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New alcohol duties and tax overview — a guide for sole trader and limited company breweries

AuthorsDaniel Finn

5 min read

Food & Drink, Retail & Leisure

New alcohol duties and tax overview a guide for sole trader and limited company breweries

UK Prime Minister Rishi Sunak calls it “the most radical simplification of alcohol duties for over 140 years” — but how will the new rates of alcohol duty affect the taxes payable by our breweries and their shareholders?

Here, senior associate and lead of our specialist breweries and beverages team Daniel Finn sets out the new rates and what sole traders and limited companies need to know.


Tax on the product — alcohol duty, excise duty and VAT

The longstanding ‘freeze’ on alcohol duty came to an end in August. Alcohol duty is now expected to rise with inflation (running at about 10% per annum at the time of writing).

To soften the effects of these increases — and as part of a new ‘Brexit pubs guarantee’ — the Draught Relief scheme will theoretically increase the profitability of alcoholic drinks sold in pubs. However, whether this will cancel out the duty increases is a different story.

Beer is liable for duty as soon as it is ‘produced’ or fit for consumption — yet the amount of duty paid depends on the alcohol’s strength and the quantity of beer being produced.

The new rate of duty applicable to beer produced with an ABV of 1.3% to 3.4% is £9.27 per litre of pure alcohol. For beers at 3.5% to 8.4%, this rises to £21.01. Beers with an ABV of 1.2% and below attract no duty, which may encourage some brewers to turn their hands to micro IPAs and non-alcoholic options. Furthermore, small brewers (those independently producing no more than 4,500 hectolitres of pure alcohol) will qualify for ‘small producer’ relief, which will reduce the rate of duty.

Excise duty is also payable on alcoholic beverages being exported to EU countries. Since Brexit, breweries may also need to register for VAT in the EU member state they supply beverages to (being mindful that VAT rates differ across member states). Extra care should be taken to ensure that the taxation rules of each member state exported to are followed and that the tax for each member state is paid correctly.


Tax on profits — treatment of sole traders and brewery companies

As a brewery, the tax you pay on profits made from beverage sales depends on the structure of your business (for example, whether you operate as a sole tradership or limited company). Sole traders are personally required to pay tax on profits earned, while companies are taxed as separate legal entities.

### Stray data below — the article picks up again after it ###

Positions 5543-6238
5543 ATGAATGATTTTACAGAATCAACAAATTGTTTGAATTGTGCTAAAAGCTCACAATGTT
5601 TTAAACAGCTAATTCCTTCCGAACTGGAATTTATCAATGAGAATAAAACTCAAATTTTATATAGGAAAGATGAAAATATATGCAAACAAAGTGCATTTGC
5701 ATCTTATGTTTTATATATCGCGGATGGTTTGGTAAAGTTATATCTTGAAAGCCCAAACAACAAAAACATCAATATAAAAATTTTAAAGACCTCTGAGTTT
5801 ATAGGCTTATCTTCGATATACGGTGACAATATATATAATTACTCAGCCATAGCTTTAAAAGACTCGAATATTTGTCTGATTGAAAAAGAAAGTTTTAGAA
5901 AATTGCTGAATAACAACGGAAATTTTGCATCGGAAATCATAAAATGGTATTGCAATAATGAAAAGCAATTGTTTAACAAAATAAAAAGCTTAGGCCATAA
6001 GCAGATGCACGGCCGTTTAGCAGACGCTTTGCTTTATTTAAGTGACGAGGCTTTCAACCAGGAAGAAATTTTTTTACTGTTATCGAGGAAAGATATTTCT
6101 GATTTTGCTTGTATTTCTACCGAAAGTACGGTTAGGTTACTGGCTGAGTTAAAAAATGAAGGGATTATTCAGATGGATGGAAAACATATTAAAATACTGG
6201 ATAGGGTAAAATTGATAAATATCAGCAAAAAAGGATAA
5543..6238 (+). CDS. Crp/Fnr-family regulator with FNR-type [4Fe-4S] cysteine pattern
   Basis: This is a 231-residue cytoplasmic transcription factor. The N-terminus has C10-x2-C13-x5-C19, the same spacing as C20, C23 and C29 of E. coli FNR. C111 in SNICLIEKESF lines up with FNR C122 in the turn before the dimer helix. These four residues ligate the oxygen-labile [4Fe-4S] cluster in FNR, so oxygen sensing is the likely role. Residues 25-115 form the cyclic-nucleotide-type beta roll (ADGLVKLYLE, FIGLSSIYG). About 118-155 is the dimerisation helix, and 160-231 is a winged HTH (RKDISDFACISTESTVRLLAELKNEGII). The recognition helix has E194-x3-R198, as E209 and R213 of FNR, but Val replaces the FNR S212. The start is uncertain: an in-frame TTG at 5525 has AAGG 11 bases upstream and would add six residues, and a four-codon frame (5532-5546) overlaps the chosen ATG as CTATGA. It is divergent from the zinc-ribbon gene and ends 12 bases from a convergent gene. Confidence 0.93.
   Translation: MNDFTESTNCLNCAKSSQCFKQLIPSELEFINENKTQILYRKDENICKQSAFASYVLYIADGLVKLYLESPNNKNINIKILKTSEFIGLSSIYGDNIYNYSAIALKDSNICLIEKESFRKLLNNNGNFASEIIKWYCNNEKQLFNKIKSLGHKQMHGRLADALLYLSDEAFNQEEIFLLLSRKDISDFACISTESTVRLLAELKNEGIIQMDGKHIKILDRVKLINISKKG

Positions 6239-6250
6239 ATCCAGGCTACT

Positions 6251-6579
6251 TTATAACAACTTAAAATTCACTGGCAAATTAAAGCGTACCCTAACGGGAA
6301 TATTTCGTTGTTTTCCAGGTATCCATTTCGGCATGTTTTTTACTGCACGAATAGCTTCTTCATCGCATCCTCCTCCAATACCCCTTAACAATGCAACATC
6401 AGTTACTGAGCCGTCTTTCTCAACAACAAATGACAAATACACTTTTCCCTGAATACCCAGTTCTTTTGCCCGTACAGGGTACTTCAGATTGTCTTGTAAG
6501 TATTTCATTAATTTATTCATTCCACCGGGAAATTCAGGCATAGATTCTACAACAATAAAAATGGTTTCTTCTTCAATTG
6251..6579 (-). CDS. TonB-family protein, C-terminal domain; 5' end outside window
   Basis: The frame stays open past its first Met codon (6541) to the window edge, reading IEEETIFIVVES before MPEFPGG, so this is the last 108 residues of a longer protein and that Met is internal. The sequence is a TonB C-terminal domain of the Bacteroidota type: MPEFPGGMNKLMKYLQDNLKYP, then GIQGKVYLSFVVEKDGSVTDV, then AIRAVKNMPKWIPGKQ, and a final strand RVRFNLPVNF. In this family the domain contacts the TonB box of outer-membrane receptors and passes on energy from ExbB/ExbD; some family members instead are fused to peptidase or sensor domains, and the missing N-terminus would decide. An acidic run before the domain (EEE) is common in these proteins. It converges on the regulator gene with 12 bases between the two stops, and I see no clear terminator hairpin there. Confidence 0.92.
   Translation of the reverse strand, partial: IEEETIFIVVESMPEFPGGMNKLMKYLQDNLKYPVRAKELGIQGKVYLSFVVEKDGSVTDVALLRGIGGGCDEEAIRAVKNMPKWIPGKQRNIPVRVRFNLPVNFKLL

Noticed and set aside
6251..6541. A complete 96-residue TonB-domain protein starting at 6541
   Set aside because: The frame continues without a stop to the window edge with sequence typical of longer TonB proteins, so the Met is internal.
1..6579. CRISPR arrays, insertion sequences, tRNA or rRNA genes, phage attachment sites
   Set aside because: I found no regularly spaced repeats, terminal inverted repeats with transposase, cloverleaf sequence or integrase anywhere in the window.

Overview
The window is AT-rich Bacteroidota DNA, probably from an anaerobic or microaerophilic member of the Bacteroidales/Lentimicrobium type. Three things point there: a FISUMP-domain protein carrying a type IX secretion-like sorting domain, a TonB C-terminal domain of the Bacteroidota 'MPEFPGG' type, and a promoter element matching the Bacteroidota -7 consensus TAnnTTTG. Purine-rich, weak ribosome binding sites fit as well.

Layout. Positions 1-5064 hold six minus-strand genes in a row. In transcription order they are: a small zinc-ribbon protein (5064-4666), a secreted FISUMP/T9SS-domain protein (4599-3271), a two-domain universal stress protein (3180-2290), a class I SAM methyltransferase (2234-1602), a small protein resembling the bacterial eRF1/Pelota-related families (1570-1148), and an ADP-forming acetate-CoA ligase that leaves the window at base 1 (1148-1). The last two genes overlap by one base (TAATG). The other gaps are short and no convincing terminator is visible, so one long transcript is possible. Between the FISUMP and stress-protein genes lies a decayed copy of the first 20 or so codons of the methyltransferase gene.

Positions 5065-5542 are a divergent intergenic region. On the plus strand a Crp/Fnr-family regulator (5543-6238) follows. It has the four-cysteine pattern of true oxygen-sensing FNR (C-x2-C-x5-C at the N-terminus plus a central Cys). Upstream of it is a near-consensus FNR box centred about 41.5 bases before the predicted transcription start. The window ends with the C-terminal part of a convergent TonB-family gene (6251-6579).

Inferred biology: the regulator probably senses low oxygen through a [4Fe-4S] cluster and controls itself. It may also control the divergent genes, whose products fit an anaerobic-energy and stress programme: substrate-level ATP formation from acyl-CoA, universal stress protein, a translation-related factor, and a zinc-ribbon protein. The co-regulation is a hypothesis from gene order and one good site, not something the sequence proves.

In practice, many breweries start life in sole tradership form and later incorporate when the business has started to generate revenue and perhaps needs to take on new liabilities such as employees, property leases and third-party loans.

Since there is no separation between owner and business, sole traders pay income tax and National Insurance Contributions (NICs) on profits.

In contrast, a company structure means that the business pays corporation tax (currently at 19%) on profits. However, income tax is then payable on the salaries received by founders and employees. Shareholders of the business are also eligible to receive dividends (which could be paid as a top-up or in lieu of salary) in respect of their shareholding — which attract slightly lower tax rates than income tax and are also NIC-free for both the employer and employees.


Tax on gifting or issuing shares

Being able to incentivise employees by granting shares and/or share options can be a significant benefit of running the business through a limited company structure, rather than operating as a sole tradership — but it’s worth noting that tax charges can arise on the issuance of shares to employees.

To the extent that any shares (but not options) are gifted or issued for less than the market value, that discount will be taxed as a benefit in kind and the employee would pay an income tax charge on the difference between the market value and the price (if any) that they have paid for their shares. However, there are likely to be options available — such as an EMI scheme — that can minimise the tax charges for both the brewery and relevant staff receiving the shares. In some cases, this might also provide an associated corporation tax relief on profits.


Tax on exit

Tax charges will arise on the sale of your brewery business or its assets, assuming that the brewery or assets are being sold for a profit.

Sole traders will pay capital gains tax (CGT) on the profits made from selling the brewery or assets. Similarly, shareholders will pay CGT on the sale of their shares in the brewery.

However, Business Asset Disposal Relief (BADR) can be claimed in either of those scenarios — subject to certain conditions — to reduce the rate of CGT payable from 20% (for a higher rate tax-payer) to 10%, subject to life time limits (currently set at £1m).


Talk to us

Whatever the structure of your business, it’s crucial to ensure that you properly account for all tax payable. Failure to do so may expose you to a wide range of penalties — both financial and criminal.

If you need expert advice and guidance, talk to us.

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